I’m not complaining about all of it though! Some things I did like included

    New T-Shirts

    I do like collecting the t-shirts we get after completing events and the blue one provided this year looked even better than the one we got last year – which I was more than happy with too!

    Beer

    This was new.

    At the end of the race as well as the standard post-race swag we were given a can of lager (or cider). While it wasn’t straight from a fridge or a fancy continental brew at the end of the 20k it was one of the greatest tasting beers I’ve ever had.

    Marshalls

    They were great, especially some of the younger kids who were helping out. It was especially nice to still see them patiently waiting for us on our second lap when everyone else had finished and gone home!  

    Bananas

    Sometimes it’s the small things that count. As you reached the end of the first lap it was a left turn to the end for the 10k runners and straight on for the 20k runners. Just before turning into the first bend was a small, unmanned table with some bottles of water, some plastic cups and bunches of bananas. Taking a minute to refuel and rehydrate as well as contemplate going round a second time was just what was needed.

    The Course

    Having now completed a few events I can easily say this is one of the most physically demanding I’ve personally done (over 10k and then 20k). There were several comments on the Farmageddon Facebook page that said there should be more obstacles and less running. I couldn’t disagree more with them. Each event I’ve done so far has it’s own unique challenge. Part of this particular event are some of the long runs. While at the time having completed the hill climbs and then having to face a 3km run felt horrible it’s part of the signature of that particular course. Please don’t tweak that too much.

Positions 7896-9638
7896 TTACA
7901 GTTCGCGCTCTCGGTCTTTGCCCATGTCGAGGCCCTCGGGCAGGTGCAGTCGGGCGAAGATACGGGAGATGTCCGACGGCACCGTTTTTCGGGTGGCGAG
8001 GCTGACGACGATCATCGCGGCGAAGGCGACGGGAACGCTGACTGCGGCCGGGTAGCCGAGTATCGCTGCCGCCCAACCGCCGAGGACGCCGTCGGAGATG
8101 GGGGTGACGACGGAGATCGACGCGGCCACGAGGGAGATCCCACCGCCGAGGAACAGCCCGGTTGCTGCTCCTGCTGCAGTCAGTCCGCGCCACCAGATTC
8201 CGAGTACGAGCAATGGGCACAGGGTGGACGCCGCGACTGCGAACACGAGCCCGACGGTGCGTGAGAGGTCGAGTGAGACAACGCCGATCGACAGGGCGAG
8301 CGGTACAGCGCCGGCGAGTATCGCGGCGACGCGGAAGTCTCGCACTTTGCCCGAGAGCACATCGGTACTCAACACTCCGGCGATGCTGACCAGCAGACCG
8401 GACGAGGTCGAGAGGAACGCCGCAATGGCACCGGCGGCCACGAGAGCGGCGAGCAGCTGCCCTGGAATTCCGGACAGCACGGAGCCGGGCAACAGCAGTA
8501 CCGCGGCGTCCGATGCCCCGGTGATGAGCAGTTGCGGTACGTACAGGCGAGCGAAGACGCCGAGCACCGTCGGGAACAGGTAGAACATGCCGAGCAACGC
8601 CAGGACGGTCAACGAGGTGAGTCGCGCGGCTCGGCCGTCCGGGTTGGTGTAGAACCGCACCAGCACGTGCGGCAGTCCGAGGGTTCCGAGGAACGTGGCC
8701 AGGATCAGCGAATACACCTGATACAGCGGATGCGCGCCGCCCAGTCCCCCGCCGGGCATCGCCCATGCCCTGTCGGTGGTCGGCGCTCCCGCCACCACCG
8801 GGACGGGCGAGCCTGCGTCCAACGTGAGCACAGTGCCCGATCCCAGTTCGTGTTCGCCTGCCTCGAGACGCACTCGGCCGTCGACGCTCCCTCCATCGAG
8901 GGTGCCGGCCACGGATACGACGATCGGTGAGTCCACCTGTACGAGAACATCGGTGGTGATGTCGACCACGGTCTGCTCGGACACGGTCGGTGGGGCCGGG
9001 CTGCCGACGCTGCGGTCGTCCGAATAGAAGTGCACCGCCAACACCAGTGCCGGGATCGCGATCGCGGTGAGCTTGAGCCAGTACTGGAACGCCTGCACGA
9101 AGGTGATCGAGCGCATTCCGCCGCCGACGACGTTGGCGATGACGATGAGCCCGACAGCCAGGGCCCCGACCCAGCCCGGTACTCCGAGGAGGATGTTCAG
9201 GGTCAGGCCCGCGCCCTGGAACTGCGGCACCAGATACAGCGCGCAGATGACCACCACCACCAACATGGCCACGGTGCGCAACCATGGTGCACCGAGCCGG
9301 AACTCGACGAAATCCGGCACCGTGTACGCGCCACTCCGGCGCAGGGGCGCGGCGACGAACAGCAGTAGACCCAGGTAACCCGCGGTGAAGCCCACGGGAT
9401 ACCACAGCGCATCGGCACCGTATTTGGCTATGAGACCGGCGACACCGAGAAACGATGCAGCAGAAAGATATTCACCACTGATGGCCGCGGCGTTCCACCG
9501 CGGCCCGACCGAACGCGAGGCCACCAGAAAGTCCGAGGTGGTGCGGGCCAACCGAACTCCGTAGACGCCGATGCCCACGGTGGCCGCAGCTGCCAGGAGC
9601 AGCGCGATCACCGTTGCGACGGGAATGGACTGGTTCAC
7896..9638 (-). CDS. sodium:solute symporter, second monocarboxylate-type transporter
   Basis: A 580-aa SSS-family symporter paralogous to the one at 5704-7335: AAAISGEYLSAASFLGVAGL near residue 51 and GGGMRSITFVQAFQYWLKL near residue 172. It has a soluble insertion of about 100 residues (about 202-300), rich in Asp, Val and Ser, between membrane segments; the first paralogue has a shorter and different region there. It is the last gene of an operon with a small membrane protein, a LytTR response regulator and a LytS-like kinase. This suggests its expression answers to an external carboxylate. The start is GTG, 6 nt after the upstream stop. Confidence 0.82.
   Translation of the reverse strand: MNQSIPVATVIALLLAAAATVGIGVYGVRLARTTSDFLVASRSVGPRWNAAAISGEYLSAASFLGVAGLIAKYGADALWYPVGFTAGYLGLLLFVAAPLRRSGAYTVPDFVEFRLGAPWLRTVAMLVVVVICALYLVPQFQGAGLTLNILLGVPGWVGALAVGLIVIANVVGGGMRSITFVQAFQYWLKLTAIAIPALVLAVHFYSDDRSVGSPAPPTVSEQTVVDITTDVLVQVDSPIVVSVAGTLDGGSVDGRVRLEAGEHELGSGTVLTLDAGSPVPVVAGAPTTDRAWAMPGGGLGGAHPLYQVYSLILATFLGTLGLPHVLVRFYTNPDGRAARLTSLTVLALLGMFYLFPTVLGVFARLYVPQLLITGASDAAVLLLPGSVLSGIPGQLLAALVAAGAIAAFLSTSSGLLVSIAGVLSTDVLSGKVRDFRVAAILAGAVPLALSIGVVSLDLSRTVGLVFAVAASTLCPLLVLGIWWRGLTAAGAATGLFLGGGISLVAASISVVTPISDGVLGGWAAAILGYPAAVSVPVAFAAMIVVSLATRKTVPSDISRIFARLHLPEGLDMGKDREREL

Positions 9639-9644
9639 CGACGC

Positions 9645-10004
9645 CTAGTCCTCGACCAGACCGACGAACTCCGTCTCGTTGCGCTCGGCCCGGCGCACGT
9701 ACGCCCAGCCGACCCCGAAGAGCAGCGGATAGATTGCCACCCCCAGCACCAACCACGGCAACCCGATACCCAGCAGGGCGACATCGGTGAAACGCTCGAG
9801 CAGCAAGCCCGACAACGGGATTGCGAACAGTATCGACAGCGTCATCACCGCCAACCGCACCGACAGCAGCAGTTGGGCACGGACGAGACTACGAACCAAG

The good largely outweighed the bad I’m pretty confident of shaving some minutes off that time so I’m already looking forward to 2015!

    Thanks to the organisers for putting on such as great event again.

  • Network Scanners and Windows 7 Shares

    Posted on March 28th, 2014 Andy Parkes No comments

    I was visiting a clients remote office earlier this week doing some PC replacements. They have a multi-function printer that has “scan to folder” functionality and it previously worked quite happily on the Windows XP machines they were replacing.

    The end user presses a button and the scanned document ends up in a folder on the computer.

    After having setup the share, the NTFS permissions and the corresponding details for the path, username and password on the printer it refused to work. I needed to make a change on the PC to get it working.

    Open the Network and Sharing Centre by clicking the Start button and typing “Network and Sharing” (or just enough to get the result you want!)

    image

    From here in the top left corner click “Change advanced sharing settings”

    image

    Scroll down the page and in the “File sharing connections” section select “Enable file sharing for devices that use 40- or 56-bit encryption”

    image

    Be aware that this is lowering the security of your system. You’ll need to decide if you’re happy about that!

    The specific device I was working with was a Ricoh Aficio MP 171. It’s possible a newer device would have been happy with the default Windows 7 settings.

  • Achievement Unlocked: Warwick Half Marathon 2014

    Posted on March 24th, 2014 Andy Parkes 2 comments

    Oh my poor legs….